As an undergraduate at Harvard University in 1993, Chloe translated half of her father’s memoir, El poeta niño, from Spanish to English. El poeta niño recounts Homero’s origins as a poet. It is a story equal parts inspiring and harrowing. At age ten, Homero survived an accidental, self-inflicted gunshot; he turned to literature thereafter. Homero often repressed these memories, until his wife became pregnant with Chloe. Translating the first half of Homero’s memoir was a milestone in Chloe’s writing career. A professor encouraged her to complete the project, and in 2016, The Child Poet was published. “I feel strongly that everything has its moment,” she says of the years between translation, “especially in the creative process and in the creative life.”


For Aridjis, the translation process required an intimate awareness of the text and its subject. This meant inhabiting an era in which she had not lived. In the introduction for The Child Poet, Aridjis writes, “I also had to accept the strangeness of having Mexican characters converse in English, and of reconstructing such a determinedly Mexican village and landscape in another language.”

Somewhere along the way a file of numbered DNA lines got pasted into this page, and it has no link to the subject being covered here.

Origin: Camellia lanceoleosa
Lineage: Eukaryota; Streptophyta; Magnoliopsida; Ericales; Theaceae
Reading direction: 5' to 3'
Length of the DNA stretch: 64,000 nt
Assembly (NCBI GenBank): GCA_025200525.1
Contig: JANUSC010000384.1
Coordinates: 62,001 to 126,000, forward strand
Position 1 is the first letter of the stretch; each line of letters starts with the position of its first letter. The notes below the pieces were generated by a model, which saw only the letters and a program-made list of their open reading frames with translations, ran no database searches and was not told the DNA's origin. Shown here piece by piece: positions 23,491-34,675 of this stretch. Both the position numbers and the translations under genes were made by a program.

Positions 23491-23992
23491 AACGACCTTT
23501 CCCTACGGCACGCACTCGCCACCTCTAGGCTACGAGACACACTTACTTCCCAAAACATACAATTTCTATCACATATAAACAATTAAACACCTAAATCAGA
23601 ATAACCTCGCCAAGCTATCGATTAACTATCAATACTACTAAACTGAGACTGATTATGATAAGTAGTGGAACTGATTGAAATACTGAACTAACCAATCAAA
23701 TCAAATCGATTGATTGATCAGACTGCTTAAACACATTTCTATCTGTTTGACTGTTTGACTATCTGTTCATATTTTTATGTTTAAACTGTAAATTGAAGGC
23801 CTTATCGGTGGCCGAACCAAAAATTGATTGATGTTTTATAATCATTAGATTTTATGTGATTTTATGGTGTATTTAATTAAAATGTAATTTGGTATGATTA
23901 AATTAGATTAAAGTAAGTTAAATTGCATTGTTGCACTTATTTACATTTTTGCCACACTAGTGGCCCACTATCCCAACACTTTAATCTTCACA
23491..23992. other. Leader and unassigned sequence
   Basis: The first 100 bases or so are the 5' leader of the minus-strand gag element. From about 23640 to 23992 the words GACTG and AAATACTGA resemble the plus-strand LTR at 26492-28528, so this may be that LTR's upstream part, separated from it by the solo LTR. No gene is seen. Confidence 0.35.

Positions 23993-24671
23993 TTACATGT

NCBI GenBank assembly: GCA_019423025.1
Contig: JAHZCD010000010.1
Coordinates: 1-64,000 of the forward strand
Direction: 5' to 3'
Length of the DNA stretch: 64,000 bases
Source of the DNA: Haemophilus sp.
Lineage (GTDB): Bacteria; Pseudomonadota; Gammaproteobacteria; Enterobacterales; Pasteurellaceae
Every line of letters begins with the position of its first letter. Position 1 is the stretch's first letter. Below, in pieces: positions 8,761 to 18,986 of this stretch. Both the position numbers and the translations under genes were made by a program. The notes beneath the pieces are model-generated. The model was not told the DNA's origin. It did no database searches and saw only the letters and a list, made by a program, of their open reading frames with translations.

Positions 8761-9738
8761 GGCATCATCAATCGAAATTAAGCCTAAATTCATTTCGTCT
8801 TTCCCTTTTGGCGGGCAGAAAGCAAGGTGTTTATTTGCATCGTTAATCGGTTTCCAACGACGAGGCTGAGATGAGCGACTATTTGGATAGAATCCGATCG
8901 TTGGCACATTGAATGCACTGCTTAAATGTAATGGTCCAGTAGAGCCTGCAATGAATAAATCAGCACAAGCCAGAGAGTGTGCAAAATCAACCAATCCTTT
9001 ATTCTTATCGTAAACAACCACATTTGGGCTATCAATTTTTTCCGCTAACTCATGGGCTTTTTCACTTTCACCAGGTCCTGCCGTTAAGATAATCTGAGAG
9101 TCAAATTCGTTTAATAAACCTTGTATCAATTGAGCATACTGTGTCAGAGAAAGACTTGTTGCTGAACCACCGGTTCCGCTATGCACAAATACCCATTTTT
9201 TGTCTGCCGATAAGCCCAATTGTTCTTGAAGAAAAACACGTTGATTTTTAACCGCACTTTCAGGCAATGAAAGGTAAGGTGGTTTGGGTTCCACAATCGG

Of course it is a luxury to have the original author a phone call away. Chloe had many long conversations with her father, each adding complexity to the translation. “It’s strange for me, too, because even though I grew up bilingual, I just live in English much more, and I write in English, and most of my more intellectual conversations are in English,” she says. But ruminating upon every word in Spanish became “a very special experience and threw me back to a past that also, for me, had become a bit distant.”



Before completing The Child Poet, Aridjis published two novels, Book of Clouds and Asunder. Like all Aridjis novels, the construction of place is foundational. Truth be told, I have seldom ventured outside of Massachusetts. Through Aridjis’s work, however, I have witnessed massive fog in Berlin. I have studied museum guards and visitors during solitary hours at the National Gallery in London. And how can I forget the tides at Zipolite, the Beach of the Dead? When crafting a novel, Aridjis says that her drafts emphasize geographical, topographical, and abstract coordinates before plot. Aridjis’s intimate observations of each setting provide fertile ground for her characters to explore.